NEW ORLEANS, LA (WVUE) - The Vieux Carre Property Owners Association was taking a stand Tuesday against a new city policy that already appears to be keeping property owners from improving some of the most historic properties in the country.
The policy imposes thousands of dollars in fees on those who own property with balconies and overhangs. They are the balconies and wrought iron that adorn some of the most significant architecture in the country, and now they're being subjected to fees many see as exorbitant.
"I was very surprised to learn about the fee," said homeowner Gregory Jones.
Under a law recently passed by the state, the city may charge homeowners for the air rights over sidewalks, and that means fees of up to $4,000 a year in some cases for balconies that - until recently - went tax free.
"This is not just a French Quarter issue. You're penalizing people who own properties which are a calling card," said Meg Lousteau with the Vieux Carre Property Owners' Association.
But it's not just balconies, stoops or galleries with post-supports subject to taxes, Gregory Jones had to fork over $1,000 for an overhang to renovate his home on Dauphine.
"I don't think it's fair for someone to charge us for air rights," Jones said.
The new fees are a concern for preservationists and contractors.
"I've got four projects canceled because of the servitude," said contractor Charles Ransdell.
Homeowners also complain that the fee appears arbitrary, with some balconies being charged more than others.
"The same size balcony down the street was half that [$4,000] cost," Ransdell said.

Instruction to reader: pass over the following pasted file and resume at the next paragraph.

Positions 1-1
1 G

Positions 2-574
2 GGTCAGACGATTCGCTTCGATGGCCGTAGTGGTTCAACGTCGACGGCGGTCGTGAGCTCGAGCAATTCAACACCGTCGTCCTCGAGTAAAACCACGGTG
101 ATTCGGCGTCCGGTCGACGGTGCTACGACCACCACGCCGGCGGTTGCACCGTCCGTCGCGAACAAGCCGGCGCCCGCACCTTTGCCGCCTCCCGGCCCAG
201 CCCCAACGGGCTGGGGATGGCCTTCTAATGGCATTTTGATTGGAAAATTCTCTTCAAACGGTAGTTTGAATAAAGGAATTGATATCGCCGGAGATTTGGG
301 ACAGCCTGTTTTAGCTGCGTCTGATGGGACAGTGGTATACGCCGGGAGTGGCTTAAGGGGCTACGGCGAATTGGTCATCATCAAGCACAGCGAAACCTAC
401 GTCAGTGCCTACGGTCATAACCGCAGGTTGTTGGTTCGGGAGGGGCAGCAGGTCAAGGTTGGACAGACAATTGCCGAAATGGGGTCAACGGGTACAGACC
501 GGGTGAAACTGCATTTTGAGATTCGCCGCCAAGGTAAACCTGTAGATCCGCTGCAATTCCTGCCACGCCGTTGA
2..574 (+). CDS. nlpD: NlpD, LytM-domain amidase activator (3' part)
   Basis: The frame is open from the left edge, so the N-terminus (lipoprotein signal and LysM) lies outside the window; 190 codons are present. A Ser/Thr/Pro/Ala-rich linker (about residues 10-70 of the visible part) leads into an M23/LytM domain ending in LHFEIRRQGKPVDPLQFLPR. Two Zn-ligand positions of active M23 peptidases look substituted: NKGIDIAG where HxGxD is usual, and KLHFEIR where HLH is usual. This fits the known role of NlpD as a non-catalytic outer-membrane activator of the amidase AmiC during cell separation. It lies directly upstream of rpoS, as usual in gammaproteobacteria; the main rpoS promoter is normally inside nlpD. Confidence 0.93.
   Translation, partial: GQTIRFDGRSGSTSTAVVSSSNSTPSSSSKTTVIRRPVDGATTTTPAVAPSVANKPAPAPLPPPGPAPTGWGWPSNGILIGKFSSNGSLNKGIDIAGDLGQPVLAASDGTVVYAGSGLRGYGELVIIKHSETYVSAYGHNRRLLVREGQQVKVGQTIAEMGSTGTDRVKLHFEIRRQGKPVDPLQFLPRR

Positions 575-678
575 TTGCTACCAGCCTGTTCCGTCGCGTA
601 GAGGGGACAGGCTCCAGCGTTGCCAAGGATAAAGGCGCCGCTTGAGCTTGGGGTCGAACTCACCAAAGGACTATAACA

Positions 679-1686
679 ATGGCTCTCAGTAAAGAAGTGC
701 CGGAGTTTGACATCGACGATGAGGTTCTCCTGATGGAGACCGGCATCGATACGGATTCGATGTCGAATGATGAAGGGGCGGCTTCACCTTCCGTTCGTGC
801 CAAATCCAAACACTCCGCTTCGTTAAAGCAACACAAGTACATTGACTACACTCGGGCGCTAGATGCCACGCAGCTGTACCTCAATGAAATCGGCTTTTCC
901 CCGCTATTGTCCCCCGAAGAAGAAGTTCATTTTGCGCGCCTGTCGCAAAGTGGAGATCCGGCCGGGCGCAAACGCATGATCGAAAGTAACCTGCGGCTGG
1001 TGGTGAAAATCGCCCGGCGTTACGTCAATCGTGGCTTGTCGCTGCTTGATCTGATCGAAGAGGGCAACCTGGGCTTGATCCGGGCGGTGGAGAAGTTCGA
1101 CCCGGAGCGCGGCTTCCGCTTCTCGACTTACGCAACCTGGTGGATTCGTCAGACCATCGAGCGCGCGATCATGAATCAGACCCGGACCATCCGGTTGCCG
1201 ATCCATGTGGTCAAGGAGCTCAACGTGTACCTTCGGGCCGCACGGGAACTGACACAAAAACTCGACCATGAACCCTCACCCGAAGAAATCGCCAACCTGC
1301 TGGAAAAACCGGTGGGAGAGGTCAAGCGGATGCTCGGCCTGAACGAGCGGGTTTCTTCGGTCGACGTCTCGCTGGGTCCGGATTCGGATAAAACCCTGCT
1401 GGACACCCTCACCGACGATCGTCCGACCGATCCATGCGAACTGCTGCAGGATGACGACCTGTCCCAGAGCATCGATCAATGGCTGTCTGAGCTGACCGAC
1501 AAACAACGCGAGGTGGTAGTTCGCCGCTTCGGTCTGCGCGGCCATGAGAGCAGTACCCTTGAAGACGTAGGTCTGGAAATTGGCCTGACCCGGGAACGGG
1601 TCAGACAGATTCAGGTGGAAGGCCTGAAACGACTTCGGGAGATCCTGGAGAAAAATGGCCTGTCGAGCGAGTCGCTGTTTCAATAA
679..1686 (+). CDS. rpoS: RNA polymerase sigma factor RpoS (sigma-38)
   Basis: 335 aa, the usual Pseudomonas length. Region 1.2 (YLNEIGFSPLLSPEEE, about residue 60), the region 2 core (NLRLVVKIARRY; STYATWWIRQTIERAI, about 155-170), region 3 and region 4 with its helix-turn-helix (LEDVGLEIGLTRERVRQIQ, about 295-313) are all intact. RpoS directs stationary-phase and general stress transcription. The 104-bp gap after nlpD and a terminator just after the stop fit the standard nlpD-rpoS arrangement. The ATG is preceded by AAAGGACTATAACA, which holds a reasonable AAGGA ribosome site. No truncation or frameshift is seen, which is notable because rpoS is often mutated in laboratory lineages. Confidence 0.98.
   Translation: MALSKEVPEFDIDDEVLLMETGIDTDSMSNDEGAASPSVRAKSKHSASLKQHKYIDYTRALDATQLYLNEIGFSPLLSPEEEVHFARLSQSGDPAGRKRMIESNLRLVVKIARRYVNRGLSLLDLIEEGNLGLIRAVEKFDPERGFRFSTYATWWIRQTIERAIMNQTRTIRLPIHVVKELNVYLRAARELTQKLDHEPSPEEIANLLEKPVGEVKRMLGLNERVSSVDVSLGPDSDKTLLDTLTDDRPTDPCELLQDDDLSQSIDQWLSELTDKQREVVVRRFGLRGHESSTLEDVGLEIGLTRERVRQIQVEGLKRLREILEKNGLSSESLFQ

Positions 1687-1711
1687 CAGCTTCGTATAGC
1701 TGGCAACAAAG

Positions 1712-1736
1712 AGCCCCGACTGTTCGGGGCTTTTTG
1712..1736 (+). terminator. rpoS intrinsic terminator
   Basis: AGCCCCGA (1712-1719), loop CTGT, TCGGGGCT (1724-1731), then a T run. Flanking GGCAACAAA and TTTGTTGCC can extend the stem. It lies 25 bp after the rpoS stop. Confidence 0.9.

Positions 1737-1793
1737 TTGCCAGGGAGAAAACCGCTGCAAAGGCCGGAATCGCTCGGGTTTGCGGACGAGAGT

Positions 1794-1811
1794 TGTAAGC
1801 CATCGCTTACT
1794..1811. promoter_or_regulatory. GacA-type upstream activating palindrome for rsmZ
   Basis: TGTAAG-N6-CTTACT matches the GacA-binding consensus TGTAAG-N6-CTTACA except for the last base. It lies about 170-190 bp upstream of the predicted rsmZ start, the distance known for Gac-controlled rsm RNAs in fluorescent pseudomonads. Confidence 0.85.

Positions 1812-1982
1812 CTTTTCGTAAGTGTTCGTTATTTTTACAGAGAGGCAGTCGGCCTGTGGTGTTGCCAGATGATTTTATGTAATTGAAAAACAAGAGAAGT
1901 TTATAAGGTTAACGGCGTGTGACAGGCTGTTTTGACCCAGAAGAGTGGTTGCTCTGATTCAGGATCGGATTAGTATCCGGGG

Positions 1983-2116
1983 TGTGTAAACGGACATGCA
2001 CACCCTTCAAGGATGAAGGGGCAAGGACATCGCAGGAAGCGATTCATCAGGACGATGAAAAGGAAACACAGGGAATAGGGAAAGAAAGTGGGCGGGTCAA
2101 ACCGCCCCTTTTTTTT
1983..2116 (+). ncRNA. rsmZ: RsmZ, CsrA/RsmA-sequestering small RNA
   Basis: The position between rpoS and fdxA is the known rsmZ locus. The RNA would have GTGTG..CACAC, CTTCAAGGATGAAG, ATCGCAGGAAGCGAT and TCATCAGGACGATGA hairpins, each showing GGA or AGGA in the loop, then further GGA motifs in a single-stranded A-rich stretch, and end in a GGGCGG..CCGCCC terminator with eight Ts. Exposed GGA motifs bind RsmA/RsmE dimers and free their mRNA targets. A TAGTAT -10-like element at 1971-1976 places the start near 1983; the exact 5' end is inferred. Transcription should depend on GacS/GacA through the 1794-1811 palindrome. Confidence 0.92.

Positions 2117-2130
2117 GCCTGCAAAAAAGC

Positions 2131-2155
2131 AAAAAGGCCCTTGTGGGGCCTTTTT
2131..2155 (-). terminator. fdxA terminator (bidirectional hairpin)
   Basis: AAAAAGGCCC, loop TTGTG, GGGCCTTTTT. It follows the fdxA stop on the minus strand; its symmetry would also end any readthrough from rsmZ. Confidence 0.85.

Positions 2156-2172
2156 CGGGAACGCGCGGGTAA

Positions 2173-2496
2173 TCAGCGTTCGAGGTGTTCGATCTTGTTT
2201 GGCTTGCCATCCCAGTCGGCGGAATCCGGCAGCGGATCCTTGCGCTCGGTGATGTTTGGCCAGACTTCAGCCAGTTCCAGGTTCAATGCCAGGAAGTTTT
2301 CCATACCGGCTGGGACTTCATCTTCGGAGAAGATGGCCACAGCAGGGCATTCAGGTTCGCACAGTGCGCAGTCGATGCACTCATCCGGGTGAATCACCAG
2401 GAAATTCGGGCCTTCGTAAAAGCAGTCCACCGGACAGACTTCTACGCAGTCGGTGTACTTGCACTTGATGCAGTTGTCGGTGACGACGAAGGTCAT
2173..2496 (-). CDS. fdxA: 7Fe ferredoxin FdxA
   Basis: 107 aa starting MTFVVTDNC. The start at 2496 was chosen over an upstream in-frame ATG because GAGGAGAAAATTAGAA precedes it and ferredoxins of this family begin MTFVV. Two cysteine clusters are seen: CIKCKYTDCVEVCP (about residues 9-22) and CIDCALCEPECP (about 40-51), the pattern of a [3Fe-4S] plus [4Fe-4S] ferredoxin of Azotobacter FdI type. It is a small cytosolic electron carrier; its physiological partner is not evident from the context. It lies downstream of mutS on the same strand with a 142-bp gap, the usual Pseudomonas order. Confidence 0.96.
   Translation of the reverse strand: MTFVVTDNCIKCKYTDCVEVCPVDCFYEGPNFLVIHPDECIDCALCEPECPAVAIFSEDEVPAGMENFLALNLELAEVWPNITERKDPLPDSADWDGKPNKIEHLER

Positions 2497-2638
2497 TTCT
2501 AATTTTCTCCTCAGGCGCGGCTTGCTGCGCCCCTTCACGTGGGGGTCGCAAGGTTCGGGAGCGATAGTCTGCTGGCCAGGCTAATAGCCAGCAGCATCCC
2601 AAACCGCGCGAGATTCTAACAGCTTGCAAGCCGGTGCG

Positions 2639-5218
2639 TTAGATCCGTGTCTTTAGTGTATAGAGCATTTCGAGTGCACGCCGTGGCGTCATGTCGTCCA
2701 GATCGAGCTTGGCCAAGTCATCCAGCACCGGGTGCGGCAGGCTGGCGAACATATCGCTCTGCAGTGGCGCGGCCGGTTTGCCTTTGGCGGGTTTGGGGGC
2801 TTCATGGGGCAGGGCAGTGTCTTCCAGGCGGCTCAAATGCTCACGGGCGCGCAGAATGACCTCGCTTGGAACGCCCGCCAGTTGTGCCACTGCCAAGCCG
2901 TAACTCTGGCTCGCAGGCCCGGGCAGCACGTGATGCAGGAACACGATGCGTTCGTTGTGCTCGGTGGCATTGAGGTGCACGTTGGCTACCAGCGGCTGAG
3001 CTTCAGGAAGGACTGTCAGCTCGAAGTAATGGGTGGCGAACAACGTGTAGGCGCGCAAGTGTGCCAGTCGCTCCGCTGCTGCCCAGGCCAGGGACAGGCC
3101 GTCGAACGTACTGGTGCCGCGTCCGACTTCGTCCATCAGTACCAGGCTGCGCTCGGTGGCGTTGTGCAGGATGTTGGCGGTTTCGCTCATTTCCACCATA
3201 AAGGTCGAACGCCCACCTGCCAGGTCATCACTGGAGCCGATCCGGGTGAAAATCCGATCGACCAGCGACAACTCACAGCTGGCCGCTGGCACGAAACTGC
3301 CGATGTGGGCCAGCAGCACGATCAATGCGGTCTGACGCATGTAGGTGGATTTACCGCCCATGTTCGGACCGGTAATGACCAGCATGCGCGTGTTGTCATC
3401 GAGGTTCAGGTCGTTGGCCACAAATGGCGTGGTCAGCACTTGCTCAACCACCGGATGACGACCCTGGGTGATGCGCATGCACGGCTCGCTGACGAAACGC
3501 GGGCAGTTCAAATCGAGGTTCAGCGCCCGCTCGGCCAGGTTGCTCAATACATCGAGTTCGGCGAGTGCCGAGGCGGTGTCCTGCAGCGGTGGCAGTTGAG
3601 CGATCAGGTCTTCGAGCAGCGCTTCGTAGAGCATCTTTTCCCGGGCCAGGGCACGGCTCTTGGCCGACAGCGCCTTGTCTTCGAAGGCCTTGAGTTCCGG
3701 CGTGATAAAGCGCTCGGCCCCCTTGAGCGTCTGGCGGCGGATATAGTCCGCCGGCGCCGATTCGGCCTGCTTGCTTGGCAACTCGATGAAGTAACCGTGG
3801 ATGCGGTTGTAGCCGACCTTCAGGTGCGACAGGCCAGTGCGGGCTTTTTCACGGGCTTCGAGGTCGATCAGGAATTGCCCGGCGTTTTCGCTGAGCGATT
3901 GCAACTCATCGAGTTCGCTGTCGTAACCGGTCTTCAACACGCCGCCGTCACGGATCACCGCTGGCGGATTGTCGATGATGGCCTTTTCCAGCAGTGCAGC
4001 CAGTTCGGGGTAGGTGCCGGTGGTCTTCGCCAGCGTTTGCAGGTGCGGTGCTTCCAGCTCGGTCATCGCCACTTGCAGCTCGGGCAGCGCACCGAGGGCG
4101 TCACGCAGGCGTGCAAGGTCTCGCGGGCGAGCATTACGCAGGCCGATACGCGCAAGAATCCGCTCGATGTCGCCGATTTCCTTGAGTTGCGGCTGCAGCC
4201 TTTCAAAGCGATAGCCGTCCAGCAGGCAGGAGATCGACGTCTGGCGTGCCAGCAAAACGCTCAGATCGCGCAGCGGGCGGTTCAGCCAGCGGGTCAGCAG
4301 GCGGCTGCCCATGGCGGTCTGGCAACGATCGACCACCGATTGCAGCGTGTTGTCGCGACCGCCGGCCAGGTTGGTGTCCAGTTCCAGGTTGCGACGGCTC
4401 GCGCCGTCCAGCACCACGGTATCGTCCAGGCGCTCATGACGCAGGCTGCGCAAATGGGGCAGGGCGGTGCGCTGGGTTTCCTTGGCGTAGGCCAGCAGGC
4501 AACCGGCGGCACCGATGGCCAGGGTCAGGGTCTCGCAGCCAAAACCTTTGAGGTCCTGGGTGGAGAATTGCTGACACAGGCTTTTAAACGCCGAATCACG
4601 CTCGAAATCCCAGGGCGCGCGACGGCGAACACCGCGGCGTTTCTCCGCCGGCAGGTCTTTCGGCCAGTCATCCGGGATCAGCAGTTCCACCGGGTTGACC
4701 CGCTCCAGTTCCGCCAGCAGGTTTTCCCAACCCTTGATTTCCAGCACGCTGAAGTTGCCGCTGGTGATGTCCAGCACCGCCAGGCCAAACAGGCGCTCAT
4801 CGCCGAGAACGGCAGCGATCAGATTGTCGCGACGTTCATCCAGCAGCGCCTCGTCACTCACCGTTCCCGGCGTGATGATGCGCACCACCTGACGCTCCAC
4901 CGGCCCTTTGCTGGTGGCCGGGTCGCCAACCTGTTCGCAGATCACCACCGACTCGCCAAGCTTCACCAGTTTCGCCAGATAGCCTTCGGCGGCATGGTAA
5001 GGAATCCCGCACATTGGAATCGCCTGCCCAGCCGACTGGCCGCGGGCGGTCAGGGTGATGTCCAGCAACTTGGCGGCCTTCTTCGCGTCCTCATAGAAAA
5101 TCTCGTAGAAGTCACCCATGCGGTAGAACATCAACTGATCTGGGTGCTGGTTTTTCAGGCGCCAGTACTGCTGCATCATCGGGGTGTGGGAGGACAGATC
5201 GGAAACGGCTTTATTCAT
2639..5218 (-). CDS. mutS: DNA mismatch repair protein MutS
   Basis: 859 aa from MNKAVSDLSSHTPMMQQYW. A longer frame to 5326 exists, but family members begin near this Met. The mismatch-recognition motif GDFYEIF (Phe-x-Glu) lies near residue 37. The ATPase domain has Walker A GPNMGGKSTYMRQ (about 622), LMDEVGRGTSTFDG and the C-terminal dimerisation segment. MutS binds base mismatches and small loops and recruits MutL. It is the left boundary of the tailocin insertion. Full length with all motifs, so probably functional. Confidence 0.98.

Homeowners are also concerned that if anything happens to someone on these structures, the city will bear none of the liability.
"If someone were to trip in front of your house - it had nothing to do with your overhang - and sue the city, it would be our responsibility to pay for the lawyer," Ransdell said.
City spokesman Hayne Rainey said: "We are required by the La. constitution to receive fair market value for the use of public property, including air rights, in addition to keeping the public safe, and establishing liability for encroachments on the right of way."
But preservationists worry.
"It's part of the fabric of the city. It doesn't make sense to penalize people for that," said Lousteau.
Preservationists say the city should be providing incentives for historic property maintenance - not penalties. Contractor Charles Randell said one homeowner recently canceled a project to rebuild a balcony that was torn down 50 years ago because of the new air rights fees.
Preservationist Robert Cangelosi said it is his understanding that the state passed a law that a city "may" charge for air rights, not "must" charge. He said the fees are already holding up several projects he's involved with.